This has aggravated skin diseases, which are endemic at Kashechewan. "[High chlorine] just irritates and dries the skin further, so there is more itching and scratching, which just spreads things like scabies and impetigo."

He said that he had examined children who, for more than a year, have had impetigo, a bacterial skin disease that can cause the formation of pustules and a thick yellow crust on skin, commonly on the face.

He also said that he had seen cases of gastroenteritis, probably due to E. coli, but this cannot be confirmed until testing is completed.

"We ran across a lady who reportedly had hepatitis A. This is a virus. We don't normally screen for that. When we do a water sample, we look at E. coli and coliform counts, but we don't look for viruses," Dr. Trussler said.

He said that when he asked about protecting people from hepatitis A, Ontario offered to provide 100,000 doses of a vaccine against it, but the federal government turned it down, saying there was no hepatitis A problem in Northern Canada.

"This is absolute rubbish. There are 100 native communities in Canada currently under a boil-water advisory. Any time you are under a boil-water advisory, there's probability you are going to run into hepatitis A sooner or later," Dr. Trussler said.

The water-treatment system was controversial even before it broke down again a few days ago because it had been built about 135 metres downstream from the release point of the community's raw sewage. Chief Friday said sewage goes directly into the water-filtration system and it should be rebuilt somewhere else.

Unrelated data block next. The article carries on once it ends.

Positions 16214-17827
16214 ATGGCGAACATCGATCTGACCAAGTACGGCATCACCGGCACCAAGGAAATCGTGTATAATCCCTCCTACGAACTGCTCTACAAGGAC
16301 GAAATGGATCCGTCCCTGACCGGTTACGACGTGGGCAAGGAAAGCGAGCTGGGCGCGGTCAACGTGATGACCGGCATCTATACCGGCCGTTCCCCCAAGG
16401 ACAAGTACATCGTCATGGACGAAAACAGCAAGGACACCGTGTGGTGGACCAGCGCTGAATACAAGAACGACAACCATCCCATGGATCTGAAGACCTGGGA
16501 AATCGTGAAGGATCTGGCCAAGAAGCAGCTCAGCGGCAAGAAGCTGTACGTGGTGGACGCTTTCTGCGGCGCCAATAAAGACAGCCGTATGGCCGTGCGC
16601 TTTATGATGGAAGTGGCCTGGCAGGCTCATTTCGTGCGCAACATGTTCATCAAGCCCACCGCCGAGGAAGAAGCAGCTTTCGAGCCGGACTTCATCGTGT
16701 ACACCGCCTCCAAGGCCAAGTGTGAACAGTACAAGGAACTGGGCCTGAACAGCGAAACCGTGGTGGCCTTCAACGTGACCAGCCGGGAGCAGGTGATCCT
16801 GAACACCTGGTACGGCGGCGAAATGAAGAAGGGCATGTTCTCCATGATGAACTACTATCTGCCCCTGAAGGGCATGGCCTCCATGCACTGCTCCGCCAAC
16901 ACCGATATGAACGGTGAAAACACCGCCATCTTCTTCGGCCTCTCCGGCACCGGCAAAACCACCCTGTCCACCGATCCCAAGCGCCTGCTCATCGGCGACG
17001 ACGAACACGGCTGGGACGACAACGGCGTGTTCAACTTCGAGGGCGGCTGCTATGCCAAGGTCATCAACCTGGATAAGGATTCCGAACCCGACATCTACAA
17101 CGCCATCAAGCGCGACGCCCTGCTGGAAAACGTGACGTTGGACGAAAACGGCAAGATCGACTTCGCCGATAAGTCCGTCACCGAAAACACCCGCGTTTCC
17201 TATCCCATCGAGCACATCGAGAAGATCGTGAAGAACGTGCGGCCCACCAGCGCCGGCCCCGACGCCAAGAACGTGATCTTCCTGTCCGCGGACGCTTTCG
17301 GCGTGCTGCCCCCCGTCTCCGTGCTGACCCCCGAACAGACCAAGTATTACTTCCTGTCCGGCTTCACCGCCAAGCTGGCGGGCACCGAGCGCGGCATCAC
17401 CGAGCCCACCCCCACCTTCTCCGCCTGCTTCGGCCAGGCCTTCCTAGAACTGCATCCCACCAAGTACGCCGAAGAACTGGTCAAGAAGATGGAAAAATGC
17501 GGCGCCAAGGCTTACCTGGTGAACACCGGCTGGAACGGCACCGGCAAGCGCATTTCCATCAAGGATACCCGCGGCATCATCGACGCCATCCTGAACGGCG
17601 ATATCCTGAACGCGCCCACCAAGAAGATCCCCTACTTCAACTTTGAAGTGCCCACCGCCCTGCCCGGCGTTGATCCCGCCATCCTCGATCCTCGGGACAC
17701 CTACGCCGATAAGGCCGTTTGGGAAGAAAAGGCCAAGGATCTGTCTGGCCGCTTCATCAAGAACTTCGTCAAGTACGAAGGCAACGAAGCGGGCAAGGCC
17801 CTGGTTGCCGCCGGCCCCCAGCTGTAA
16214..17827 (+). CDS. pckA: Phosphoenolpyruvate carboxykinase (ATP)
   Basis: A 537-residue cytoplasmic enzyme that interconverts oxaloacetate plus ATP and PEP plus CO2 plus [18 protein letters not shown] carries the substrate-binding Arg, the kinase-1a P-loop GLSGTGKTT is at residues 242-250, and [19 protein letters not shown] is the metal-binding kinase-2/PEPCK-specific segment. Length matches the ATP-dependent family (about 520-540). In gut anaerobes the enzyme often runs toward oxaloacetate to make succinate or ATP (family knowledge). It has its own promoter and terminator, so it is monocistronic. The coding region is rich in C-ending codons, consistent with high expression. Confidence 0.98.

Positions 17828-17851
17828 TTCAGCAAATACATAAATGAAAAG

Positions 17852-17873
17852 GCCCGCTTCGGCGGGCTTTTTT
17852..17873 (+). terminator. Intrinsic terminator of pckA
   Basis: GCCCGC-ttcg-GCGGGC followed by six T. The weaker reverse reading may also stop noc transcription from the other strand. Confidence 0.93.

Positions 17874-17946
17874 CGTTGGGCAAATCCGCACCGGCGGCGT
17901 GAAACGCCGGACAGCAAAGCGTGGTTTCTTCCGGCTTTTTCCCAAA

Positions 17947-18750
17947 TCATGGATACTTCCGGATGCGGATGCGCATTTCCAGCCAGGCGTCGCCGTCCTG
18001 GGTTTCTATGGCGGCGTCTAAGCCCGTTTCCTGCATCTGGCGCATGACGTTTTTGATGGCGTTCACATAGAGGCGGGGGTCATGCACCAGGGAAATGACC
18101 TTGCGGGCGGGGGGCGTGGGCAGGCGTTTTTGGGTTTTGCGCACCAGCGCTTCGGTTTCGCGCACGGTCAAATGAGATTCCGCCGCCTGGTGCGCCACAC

About 1,900 residents of Kashechewan First Nation have been under a Health Canada boil-water order for more than two years. The situation descended into crisis last week when federal officials warned of high E. coli levels in tap water.

New Democratic Party (NDP) Leader Jack Layton, who visited Kashechewan during the summer said, “This government is a disgrace when it comes to dealing with aboriginal issues. . . . This is one of the worst, most disgusting examples of 'all talk, no action' from this government. Where is the sense of urgency?"

NDP MP Charlie Angus, who represents Kashechewan, says the reserve is "the unfortunate poster boy of federal indifference on First Nations."

Assembly of First Nations National Chief Phil Fontaine called for immediate action by the federal government on the water crisis in Kashechewan. There has been no action by the federal government even though the community has been under a boil water advisory since 2003.

Chief Fontaine said the first step is to deal with the crisis in Kashechewan. “Then we must map-out a comprehensive plan to address this issue on a national basis because this situation occurs in far too many First Nations communities in Canada."

Chief Fontaine said there are more than 100 first nations communities under boil-water advisories. Half of them are in Ontario.

A report by the Office of the Auditor General issued less than one month ago (September 29) concluded that the federal government's unregulated and poorly coordinated approach to First Nations water treatment poses a very real and dangerous threat to First Nations citizens.